Why Floods Often Follow Fires and How to Keep Your Family Safe During Flood
Why Floods Often Follow Fires and How to Keep Your Family Safe During Flood

Why Floods Often Follow Fires and How to Keep Your Family Safe During Flood

The recent wildfires and their effects on the landscape can lead to an increased risk of flooding, particularly flash flooding and debris flows, in the affected areas. National Weather Service (NWS) has also published article “Flood After Fire – Burned Areas Have an Increased Risk of Flash Flooding and Debris Flows” to prioritize public safety and awareness. Lets understand the key perspective behind Why Floods Often Follow Fires and how to keep your family safe during these floods.

Why Floods Often Follow Fires
Why Floods Often Follow Fires Infographics. Image Credit: NWS

Why Floods Often Follow Fires?

Impact of Wildfires:

  • Wildfires can have long-lasting effects on the landscape. The heat and duration of the fire can create conditions that change the way water interacts with the soil.

Risk of Flash Flooding and Debris Flows

  • Locations downhill and downstream from areas that have been burned are at a high risk of flash flooding and debris flows, especially if the terrain is steep.
  • In some areas where fires have burned intensely, soils may develop a layer that repels water, making it behave like rain on pavement. This means rainfall doesn’t get absorbed into the ground, leading to quicker runoff.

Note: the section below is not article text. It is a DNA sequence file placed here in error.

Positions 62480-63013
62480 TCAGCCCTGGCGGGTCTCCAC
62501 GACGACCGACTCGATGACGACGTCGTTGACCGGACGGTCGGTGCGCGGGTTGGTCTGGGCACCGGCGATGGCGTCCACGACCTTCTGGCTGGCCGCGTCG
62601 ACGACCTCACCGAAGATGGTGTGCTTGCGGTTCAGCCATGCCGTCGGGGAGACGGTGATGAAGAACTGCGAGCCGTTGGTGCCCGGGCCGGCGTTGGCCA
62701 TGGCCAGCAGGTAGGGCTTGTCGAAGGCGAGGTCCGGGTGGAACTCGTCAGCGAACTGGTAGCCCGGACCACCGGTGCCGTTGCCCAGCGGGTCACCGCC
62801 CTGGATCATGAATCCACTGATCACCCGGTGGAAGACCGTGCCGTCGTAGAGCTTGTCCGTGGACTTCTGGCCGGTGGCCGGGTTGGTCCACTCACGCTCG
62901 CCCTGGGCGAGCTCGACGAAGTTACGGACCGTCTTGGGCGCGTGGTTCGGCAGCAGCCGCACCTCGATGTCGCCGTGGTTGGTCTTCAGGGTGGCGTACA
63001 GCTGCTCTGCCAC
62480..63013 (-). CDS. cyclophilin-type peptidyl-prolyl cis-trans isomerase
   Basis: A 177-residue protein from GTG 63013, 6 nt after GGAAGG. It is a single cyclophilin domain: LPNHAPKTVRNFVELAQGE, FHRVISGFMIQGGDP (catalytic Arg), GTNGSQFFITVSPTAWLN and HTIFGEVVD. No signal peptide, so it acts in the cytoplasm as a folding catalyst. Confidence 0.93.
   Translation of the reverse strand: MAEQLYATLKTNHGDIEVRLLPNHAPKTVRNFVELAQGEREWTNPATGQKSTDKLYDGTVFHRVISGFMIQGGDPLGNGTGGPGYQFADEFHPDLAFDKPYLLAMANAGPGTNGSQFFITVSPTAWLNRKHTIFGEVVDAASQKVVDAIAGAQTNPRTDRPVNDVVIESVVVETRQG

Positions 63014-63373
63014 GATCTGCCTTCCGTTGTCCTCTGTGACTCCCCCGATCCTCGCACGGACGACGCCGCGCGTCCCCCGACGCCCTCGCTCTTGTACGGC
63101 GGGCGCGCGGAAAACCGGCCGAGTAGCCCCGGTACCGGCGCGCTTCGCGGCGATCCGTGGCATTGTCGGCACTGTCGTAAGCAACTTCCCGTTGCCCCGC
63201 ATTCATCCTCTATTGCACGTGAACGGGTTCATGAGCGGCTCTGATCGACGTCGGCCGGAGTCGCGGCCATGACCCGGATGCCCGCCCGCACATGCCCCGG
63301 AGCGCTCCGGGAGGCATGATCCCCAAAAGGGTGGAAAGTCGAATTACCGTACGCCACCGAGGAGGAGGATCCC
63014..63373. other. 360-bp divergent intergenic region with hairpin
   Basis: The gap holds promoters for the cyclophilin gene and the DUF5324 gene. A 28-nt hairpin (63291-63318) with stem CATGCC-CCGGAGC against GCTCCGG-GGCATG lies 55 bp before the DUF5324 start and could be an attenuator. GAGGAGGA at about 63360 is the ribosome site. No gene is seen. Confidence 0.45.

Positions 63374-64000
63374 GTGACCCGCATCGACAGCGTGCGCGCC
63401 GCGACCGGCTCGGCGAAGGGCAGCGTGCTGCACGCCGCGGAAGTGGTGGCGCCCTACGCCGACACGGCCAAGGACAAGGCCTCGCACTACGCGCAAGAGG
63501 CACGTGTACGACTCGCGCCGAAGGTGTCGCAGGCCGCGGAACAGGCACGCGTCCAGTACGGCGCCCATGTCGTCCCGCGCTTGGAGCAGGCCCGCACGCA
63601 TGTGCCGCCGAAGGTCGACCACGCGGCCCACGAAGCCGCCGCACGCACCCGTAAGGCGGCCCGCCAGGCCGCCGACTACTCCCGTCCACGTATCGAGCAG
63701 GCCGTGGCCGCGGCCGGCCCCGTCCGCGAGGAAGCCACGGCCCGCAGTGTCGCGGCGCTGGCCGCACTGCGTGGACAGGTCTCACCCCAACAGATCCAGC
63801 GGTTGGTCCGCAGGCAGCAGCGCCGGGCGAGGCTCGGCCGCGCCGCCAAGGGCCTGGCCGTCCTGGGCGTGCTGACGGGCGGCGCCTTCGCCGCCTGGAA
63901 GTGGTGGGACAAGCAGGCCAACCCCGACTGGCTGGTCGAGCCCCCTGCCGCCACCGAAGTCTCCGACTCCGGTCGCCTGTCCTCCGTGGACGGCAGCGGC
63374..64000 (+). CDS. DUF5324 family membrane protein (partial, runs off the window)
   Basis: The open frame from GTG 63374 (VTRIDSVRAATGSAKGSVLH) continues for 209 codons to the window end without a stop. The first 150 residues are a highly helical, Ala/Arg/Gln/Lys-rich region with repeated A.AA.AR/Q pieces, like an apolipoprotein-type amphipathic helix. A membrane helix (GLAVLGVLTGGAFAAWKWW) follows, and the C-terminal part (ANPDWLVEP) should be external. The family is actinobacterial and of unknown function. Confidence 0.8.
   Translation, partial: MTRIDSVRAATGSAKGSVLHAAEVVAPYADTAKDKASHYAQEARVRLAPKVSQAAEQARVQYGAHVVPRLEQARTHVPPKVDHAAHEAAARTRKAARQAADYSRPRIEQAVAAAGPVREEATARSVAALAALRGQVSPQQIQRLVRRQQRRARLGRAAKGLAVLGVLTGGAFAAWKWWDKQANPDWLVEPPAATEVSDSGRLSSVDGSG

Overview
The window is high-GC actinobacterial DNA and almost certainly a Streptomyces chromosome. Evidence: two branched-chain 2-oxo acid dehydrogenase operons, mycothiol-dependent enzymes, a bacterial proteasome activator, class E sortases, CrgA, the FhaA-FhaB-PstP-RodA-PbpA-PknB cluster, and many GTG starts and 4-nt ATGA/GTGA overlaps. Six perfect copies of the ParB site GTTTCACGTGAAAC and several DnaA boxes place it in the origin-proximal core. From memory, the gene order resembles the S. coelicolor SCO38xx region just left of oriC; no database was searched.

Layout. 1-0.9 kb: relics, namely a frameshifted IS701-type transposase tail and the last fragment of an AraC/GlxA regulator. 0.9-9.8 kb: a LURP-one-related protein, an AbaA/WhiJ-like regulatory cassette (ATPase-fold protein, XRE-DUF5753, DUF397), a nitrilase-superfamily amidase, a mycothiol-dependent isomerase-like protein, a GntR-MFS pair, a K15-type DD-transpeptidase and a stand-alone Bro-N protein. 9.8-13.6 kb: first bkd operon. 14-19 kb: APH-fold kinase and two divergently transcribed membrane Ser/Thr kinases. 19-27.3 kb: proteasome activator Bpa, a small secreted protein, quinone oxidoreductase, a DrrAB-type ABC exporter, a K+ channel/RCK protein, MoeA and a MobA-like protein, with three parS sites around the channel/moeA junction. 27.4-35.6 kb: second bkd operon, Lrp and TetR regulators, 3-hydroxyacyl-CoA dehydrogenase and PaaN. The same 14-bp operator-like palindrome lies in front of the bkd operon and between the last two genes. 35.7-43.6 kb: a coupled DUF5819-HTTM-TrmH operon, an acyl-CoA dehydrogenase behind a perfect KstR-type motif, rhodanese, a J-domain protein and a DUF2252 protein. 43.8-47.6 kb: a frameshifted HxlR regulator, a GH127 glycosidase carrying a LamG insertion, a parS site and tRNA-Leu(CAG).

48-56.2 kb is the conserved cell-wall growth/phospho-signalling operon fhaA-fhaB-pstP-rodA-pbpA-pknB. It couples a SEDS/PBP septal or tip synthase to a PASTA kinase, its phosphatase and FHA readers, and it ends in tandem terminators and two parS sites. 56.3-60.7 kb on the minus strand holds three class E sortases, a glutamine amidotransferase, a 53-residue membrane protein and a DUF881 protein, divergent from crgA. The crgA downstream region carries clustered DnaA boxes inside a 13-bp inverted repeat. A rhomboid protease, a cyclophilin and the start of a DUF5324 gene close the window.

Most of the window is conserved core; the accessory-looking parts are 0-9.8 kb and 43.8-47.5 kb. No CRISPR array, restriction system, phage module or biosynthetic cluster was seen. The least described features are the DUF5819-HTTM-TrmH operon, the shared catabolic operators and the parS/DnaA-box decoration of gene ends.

• The loss of plant material due to the fire contributes to the increased potential for debris flows since vegetation usually helps hold soil in place.

Identifying the Risk

  • A general rule of thumb is that if you can look uphill from your location and see a burnt-out area, you are at risk of flash flooding and debris flows.

What is Debris Flows?

  • Debris flows are fast-moving and dangerous landslides that consist of a mixture of mud, rocks, boulders, trees, and sometimes even homes or vehicles.
  • While people often use terms like “mudslides” or “mudflows” interchangeably, to scientists, each of these is a distinct type of landslide, and debris flows are considered the most powerful and hazardous.

What Causes Debris Flows?

  • Debris flows most commonly occur during intense rainfall following wildfires.
  • A debris flow can start on a dry slope after only a few minutes of intense rain, which means it doesn’t require a long period of rain or a saturated slope.
  • The intensity of the rain, specifically the rainfall rate, is more important than the total amount of rainfall in triggering debris flows.

Why Debris Flows Are Dangerous?

  • Debris flows are fast and unpredictable, often moving faster than a person can run or even catch up to a car.
  • The starting point and path of a debris flow are challenging to predict. It can start in a stream channel and then suddenly shift and spread through a neighborhood.
  • Debris flows may occur in areas with a history of such events or in entirely new locations that have never experienced them before.

Combination of wildfires, altered soil conditions, and intense rainfall can lead to the dangerous phenomenon of debris flows, which are fast-moving and unpredictable landslides consisting of various materials. It’s crucial to be aware of the increased risk in areas affected by wildfires and to take appropriate precautions to stay safe during and after intense rain events. Also Read: Canada Wildfires : How to Keep Your Family Safe Amidst this Environmental Challenge